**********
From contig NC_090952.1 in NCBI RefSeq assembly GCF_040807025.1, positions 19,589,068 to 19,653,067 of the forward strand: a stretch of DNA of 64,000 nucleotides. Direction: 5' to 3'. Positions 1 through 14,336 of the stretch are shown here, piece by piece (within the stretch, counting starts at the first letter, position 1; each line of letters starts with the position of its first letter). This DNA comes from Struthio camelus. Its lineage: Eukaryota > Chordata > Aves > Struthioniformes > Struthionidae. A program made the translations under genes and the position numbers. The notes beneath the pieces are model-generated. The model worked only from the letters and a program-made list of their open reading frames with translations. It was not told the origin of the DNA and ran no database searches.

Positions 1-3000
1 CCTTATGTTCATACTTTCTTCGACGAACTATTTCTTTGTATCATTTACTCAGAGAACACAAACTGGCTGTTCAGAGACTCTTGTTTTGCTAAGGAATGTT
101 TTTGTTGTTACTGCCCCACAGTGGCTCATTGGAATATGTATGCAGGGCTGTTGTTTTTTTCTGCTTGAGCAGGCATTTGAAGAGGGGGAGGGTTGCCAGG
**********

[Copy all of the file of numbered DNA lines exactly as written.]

From contig NC_090952.1 in NCBI RefSeq assembly GCF_040807025.1, positions 19,589,068 to 19,653,067 of the forward strand: a stretch of DNA of 64,000 nucleotides. Direction: 5' to 3'. Positions 1 through 14,336 of the stretch are shown here, piece by piece (within the stretch, counting starts at the first letter, position 1; each line of letters starts with the position of its first letter). This DNA comes from Struthio camelus. Its lineage: Eukaryota > Chordata > Aves > Struthioniformes > Struthionidae. A program made the translations under genes and the position numbers. The notes beneath the pieces are model-generated. The model worked only from the letters and a program-made list of their open reading frames with translations. It was not told the origin of the DNA and ran no database searches.

Positions 1-3000
1 CCTTATGTTCATACTTTCTTCGACGAACTATTTCTTTGTATCATTTACTCAGAGAACACAAACTGGCTGTTCAGAGACTCTTGTTTTGCTAAGGAATGTT
101 TTTGTTGTTACTGCCCCACAGTGGCTCATTGGAATATGTATGCAGGGCTGTTGTTTTTTTCTGCTTGAGCAGGCATTTGAAGAGGGGGAGGGTTGCCAGG